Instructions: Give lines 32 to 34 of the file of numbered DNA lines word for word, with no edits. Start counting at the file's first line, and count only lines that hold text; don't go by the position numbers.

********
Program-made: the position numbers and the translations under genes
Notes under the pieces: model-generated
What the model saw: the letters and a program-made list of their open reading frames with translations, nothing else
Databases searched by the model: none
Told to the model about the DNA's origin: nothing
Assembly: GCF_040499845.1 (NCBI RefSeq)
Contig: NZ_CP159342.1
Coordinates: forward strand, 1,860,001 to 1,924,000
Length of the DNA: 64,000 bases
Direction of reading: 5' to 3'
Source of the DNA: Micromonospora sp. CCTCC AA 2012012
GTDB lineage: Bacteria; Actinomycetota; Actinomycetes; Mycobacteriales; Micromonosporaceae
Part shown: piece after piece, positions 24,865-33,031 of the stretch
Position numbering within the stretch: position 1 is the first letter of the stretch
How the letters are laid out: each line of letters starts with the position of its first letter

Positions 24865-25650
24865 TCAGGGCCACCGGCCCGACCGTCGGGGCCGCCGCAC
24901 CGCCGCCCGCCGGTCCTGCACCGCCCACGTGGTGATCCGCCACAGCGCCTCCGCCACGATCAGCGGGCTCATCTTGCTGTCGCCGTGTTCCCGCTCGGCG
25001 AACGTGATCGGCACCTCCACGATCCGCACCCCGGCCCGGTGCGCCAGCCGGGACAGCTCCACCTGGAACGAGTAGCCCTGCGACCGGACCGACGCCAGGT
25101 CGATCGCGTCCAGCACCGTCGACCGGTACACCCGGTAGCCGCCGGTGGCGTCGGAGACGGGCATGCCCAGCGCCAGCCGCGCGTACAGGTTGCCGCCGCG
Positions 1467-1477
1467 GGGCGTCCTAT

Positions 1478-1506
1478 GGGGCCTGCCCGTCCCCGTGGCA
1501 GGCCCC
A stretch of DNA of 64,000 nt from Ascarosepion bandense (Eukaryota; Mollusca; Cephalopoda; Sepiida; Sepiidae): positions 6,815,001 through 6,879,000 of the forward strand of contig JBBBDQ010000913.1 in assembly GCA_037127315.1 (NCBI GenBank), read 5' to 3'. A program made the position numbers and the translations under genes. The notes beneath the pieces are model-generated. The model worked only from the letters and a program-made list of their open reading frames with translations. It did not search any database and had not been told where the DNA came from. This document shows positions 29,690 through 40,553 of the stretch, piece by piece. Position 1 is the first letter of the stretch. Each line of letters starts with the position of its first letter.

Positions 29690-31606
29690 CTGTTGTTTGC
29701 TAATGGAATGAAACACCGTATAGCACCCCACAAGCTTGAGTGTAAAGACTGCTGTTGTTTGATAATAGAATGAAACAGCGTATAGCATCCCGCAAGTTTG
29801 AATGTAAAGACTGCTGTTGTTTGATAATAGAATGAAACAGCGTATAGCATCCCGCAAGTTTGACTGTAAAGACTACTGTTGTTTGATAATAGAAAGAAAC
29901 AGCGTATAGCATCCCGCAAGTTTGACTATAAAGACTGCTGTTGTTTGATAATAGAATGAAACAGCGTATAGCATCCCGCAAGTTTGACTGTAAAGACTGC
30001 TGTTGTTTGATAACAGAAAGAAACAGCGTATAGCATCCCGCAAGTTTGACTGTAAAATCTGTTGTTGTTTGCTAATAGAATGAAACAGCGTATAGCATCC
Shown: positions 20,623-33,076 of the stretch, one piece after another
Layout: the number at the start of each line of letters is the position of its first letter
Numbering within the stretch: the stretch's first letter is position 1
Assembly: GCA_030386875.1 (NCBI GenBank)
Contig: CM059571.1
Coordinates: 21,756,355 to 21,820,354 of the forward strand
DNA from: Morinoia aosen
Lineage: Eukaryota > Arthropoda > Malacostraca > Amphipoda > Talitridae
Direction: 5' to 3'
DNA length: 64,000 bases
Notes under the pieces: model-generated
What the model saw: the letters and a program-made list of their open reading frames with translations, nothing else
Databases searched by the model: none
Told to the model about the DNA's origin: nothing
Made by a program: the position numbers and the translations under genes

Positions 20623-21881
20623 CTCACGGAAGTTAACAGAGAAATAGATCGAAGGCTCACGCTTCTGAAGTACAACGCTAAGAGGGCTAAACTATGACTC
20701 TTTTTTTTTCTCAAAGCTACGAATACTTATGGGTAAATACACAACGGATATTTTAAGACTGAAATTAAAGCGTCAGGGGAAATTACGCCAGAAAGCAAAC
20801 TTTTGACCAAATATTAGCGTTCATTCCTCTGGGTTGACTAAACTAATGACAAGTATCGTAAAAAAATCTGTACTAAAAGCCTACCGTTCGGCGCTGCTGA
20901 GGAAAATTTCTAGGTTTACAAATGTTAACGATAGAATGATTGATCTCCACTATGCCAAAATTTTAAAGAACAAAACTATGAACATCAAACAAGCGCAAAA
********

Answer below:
30001 TGTTGTTTGATAACAGAAAGAAACAGCGTATAGCATCCCGCAAGTTTGACTGTAAAATCTGTTGTTGTTTGCTAATAGAATGAAACAGCGTATAGCATCC
Shown: positions 20,623-33,076 of the stretch, one piece after another
Layout: the number at the start of each line of letters is the position of its first letter